Anorexia nervosa and gender dysphoria in two adolescents – Review of a case study

This is a case history of two Canadian teenagers with severe eating disorders. Both teens had had other psychiatric problems, and in one case the problems were quite severe.

Both teens developed gender dysphoria as time went on. In both cases, they were treated successfully for their disordered eating without being treated for gender dysphoria.

It is not clear exactly what the relationship is between the eating disorders and the gender dysphoria in these two cases.

It is important to remember that this is a case study of two people. So far, the main conclusion I can draw from cases studies is that each person’s story is different.

Case 1

The first patient identified as a very feminine gay male when he entered therapy. He was out to his friends and family and they were accepting of his sexual orientation. He was in a monogamous gay relationship.

The patient was 16 and for the past three years he had had “vomiting, food restriction, and body image distortion, perceiving his body to be overweight.” These problems became so severe that he was admitted to a hospital program.

He had insomnia, depression, problems concentrating, and a low energy level. In the past he had been diagnosed with anxiety. He had cut himself in middle school. His family’s history included substance abuse, depression, and bipolar disorder.

The patient had had body image issues since he was six. He “wanted to stay small, feminine, petite, lean, and thin. He reported that he also disliked his ‘wide torso and broad shoulders’ and wished his face shape was more round to be more in keeping with a feminine ideal.”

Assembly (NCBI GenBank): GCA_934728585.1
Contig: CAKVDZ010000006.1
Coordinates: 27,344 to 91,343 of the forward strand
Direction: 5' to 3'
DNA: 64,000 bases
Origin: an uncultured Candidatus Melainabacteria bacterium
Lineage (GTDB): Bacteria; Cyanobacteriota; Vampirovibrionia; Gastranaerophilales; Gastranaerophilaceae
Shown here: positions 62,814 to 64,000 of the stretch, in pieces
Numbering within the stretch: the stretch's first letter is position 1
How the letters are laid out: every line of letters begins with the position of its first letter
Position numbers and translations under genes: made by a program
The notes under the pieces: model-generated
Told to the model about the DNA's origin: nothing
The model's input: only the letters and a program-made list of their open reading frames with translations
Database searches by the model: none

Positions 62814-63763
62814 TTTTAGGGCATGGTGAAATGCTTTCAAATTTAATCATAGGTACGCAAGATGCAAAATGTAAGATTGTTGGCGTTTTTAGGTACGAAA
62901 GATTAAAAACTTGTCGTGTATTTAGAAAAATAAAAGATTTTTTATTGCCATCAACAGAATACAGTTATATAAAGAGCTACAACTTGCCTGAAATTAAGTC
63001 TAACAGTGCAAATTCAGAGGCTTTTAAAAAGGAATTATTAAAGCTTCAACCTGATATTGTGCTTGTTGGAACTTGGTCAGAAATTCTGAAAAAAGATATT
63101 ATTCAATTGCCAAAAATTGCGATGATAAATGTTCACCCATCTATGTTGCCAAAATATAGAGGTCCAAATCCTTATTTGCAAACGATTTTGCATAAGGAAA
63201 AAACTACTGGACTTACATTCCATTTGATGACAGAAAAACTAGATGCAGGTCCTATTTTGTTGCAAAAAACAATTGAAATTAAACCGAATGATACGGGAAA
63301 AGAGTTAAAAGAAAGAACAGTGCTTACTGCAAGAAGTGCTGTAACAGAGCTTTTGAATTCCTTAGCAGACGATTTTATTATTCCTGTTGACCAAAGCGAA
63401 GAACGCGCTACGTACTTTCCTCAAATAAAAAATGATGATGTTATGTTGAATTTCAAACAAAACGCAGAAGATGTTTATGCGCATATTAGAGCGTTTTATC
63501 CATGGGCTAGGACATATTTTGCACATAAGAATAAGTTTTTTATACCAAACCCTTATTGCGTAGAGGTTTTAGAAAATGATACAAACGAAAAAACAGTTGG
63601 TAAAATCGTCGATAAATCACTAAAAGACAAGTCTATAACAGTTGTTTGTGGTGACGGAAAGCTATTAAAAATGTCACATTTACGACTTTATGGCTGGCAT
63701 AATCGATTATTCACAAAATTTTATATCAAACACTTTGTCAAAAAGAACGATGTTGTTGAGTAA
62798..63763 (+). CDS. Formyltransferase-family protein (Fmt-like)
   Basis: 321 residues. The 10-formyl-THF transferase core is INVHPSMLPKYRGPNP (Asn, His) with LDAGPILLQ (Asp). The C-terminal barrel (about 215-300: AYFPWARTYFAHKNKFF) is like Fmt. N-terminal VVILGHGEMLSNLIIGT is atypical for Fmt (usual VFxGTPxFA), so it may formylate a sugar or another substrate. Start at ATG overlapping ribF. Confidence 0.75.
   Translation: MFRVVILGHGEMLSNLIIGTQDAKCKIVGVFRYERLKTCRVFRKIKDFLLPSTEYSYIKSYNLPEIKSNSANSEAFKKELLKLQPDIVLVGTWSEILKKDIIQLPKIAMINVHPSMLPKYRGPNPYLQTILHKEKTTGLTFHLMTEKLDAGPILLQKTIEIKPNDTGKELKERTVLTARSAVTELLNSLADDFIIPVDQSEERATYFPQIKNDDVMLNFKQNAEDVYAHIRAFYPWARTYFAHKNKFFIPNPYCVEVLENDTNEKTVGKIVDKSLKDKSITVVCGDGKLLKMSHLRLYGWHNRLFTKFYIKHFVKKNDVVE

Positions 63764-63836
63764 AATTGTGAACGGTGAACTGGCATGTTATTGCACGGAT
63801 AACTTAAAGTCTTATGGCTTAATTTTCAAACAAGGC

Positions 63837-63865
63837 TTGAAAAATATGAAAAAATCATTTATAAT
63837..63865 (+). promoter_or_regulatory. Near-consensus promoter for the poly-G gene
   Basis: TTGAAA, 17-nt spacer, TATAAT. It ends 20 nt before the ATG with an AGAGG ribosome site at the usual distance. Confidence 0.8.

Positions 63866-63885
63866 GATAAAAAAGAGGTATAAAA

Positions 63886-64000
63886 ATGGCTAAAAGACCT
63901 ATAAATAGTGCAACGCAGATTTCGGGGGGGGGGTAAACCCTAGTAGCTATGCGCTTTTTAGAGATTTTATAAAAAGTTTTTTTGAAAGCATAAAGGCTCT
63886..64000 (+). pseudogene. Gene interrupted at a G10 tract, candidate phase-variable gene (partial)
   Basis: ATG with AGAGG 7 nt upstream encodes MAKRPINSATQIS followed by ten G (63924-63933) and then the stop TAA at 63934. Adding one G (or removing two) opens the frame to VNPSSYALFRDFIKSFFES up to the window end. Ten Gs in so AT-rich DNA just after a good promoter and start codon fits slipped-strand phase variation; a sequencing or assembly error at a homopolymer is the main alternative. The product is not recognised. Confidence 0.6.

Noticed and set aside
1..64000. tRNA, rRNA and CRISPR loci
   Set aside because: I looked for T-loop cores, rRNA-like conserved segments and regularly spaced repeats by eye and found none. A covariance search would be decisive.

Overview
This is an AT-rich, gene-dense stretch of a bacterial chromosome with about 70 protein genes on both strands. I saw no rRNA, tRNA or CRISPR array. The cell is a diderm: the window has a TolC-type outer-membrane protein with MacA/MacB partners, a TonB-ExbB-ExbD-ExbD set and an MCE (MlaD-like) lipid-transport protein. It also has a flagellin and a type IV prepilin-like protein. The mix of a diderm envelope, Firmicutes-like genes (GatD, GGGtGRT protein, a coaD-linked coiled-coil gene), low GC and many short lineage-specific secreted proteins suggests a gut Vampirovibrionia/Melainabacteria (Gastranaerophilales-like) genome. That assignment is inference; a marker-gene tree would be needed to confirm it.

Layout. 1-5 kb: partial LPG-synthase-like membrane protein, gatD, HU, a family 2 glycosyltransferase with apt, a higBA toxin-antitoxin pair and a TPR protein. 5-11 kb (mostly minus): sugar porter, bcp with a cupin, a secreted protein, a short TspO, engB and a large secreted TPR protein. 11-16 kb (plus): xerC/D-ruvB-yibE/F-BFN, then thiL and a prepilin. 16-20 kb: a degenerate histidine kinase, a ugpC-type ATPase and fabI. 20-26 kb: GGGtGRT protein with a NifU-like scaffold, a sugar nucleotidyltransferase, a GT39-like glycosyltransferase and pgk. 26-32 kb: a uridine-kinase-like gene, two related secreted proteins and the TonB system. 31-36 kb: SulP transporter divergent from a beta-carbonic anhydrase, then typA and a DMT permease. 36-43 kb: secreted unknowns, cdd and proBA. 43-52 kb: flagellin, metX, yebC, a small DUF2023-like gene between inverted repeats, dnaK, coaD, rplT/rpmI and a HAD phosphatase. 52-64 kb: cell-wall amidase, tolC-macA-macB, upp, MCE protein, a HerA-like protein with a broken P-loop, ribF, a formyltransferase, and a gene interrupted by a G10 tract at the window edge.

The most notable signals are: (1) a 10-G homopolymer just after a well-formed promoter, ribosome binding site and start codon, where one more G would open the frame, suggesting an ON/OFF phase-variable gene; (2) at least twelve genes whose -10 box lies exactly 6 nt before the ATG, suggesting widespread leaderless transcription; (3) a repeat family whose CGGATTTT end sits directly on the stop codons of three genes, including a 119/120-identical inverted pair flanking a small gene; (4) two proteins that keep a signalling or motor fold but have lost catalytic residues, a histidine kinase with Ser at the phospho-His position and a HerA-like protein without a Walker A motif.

However, he did not wish to transition to be a woman. He did not want to physically be a female and was not upset about being a male. Rather he wanted to appear feminine and “assume the female role in a relationship.”*

After his hospital stay, the patient entered an out-patient therapy program that “focused on body and self-acceptance, along with enhancing self-efficacy. The family was involved in order to support his eating, and to accept his sexuality and gender identity.”

With this support “he was able to maintain his weight and left his relationship with his male partner who was emotionally abusive.”

Then, after about a year of treatment, the patient said he wanted to transition to living as a female. He did not want surgery, just blockers and hormones. At that point he had already regained a healthy weight and was not restricting his food. He was referred to a gender transition clinic at his request.

Because he was turning 18, his treatment at the pediatric eating disorder clinic ended.**

Case 2

The second patient was a 13 year old girl with a past history of obsessive-compulsive disorder (OCD), generalized anxiety disorder, and post-traumatic stress disorder from sexual abuse by her father. She had also self-harmed and considered suicide. Her family’s history included depression.

At the time she came to the clinic she had anxiety, depression, an eating disorder, excessive exercise, and OCD-type rituals related to germs (spraying her body with Lysol and excessive hand-washing). She was taking fluoxetine and olanzapine.

She had been hospitalized twice before for her eating disorder and had a “two year history of food restriction, a rigid eating schedule, and body image preoccupation…She described becoming distressed after eating foods she considered were unhealthy, which prompted her to forgo these foods entirely. She also reported excessive exercise due to a desire to be muscular.”

The patient refused therapy, but came in for medical visits and to see the psychiatrist. She had trouble eating more, so they asked her mother to help, but after six months the mother suggested residential treatment and the daughter agreed. The patient’s fluoxetine dose was increased.